By Elvire Gosnold, Director – Blabbermouth Keywords are old hat but content marketing is a must for your 2014 wardrobe. The good news is that SEO is no longer mythical wizardry costing thousands of pounds a month with nothing to show for a good part of the year. Our friends at Google have altered the rules yet again in a bid to support genuine businesses and individuals who have something interesting to say. Organic growth in search engine optimisation can now be more easily achieved by simply creating original and meaningful content. Content marketing complements Google’s aims of creating a fairer, more realistic online search environment that not only offers a better experience for users but also the writers that genuinely have something to say. This means that successful SEO can be more easily achieved by resellers as the focus has moved away from keywords and now encourages legitimate, intelligent content that truly enriches reader’s knowledge. Therefore resellers need to move away from the opinion that you will only get exposure if you constantly repeat words such as ‘cloud’, ‘broadband’ and ‘hosted’. Those days have long gone and now you can actually get penalised for over using words. Intelligent news and discussions is what you need to be focusing on as constant, fresh and original opinion pieces will make you the blue eyed boy of the Google Guy. Prospective clients will see you when they are looking for information for their business as a whole, not just when they are doing the obvious searches for IT and telecoms services. Creating content gives you better visibility in search engines so as...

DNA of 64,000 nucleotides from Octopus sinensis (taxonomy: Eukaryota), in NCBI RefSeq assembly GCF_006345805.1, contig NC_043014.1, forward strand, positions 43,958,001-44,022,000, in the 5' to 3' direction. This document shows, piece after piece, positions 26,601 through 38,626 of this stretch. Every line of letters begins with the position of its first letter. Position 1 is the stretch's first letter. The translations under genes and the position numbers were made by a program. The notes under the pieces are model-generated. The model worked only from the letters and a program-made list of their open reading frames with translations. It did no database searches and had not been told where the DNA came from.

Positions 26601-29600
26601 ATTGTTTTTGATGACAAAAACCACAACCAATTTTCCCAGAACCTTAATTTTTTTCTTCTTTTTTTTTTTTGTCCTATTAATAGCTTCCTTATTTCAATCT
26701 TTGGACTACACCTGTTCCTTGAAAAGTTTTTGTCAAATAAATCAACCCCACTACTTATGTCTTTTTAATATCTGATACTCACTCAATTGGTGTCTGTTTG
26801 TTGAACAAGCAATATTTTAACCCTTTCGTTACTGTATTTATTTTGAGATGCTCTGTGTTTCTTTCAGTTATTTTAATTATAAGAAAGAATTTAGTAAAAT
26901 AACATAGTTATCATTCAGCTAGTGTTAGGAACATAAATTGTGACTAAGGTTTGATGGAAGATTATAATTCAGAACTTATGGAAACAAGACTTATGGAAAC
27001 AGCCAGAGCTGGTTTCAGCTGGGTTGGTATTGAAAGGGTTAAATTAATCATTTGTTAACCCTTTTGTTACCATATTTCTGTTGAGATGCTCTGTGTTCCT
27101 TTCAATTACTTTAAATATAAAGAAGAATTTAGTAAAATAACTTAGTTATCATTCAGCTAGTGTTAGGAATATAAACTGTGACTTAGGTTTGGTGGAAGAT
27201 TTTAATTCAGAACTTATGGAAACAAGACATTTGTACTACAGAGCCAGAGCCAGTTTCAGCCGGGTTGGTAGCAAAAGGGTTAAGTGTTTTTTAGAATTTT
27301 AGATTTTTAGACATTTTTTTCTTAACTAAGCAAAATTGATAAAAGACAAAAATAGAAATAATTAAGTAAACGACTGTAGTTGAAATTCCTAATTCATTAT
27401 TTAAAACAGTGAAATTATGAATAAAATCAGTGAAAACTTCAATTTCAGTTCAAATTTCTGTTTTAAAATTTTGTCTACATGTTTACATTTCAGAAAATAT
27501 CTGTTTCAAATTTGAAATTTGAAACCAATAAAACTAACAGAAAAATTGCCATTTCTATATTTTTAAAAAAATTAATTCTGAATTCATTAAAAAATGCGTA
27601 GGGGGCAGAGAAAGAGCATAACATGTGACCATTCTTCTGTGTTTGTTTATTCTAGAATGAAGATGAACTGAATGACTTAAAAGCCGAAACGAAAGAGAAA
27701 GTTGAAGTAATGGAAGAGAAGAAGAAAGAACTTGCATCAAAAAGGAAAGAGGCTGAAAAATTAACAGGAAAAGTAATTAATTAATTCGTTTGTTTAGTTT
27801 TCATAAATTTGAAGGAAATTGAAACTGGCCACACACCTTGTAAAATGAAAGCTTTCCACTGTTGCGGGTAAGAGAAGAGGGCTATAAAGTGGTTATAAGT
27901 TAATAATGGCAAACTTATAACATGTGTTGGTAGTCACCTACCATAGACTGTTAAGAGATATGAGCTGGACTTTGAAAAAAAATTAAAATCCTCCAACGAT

Making Your Proposal Document Relevant

Oct 11, 2013 | Content

By Elvire Gosnold, Director – Blabbermouth Forget TV advertising and winning trips to the moon, it is the modest proposal document that needs your attention. In the heat of the excitement of a successful client visit and the prospect of a new business contract it is easy to rush through the proposal and pricing in order to make sure your prospect receives the details required to sign on the dotted line in a timely manner. But if you stop and think about the experience and interaction your prospect has had with you and your company so far, the proposal document may be one of the first pieces of collateral they receive and will therefore place great importance on it for building a perception of your brand and confidence into whether you can deliver the proposed service. It is advisable to create proposal documents that are corporate and easy to edit so that you can be sure your team is promoting your brand values but at the same time can easily edit the documents to make it tailored to specific requirements without going off brand. One common mistake I see when looking at proposal documents is that resellers talk too much about themselves and their proposition and too little about its impact on the prospect. Have a look at your last proposal documents and using the ‘find’ function count how many times you used your company name, ‘we’ and ‘our’. My guess is way too many times for a document that is meant to be customer focused. Next time you are putting together a proposal, take a little extra time...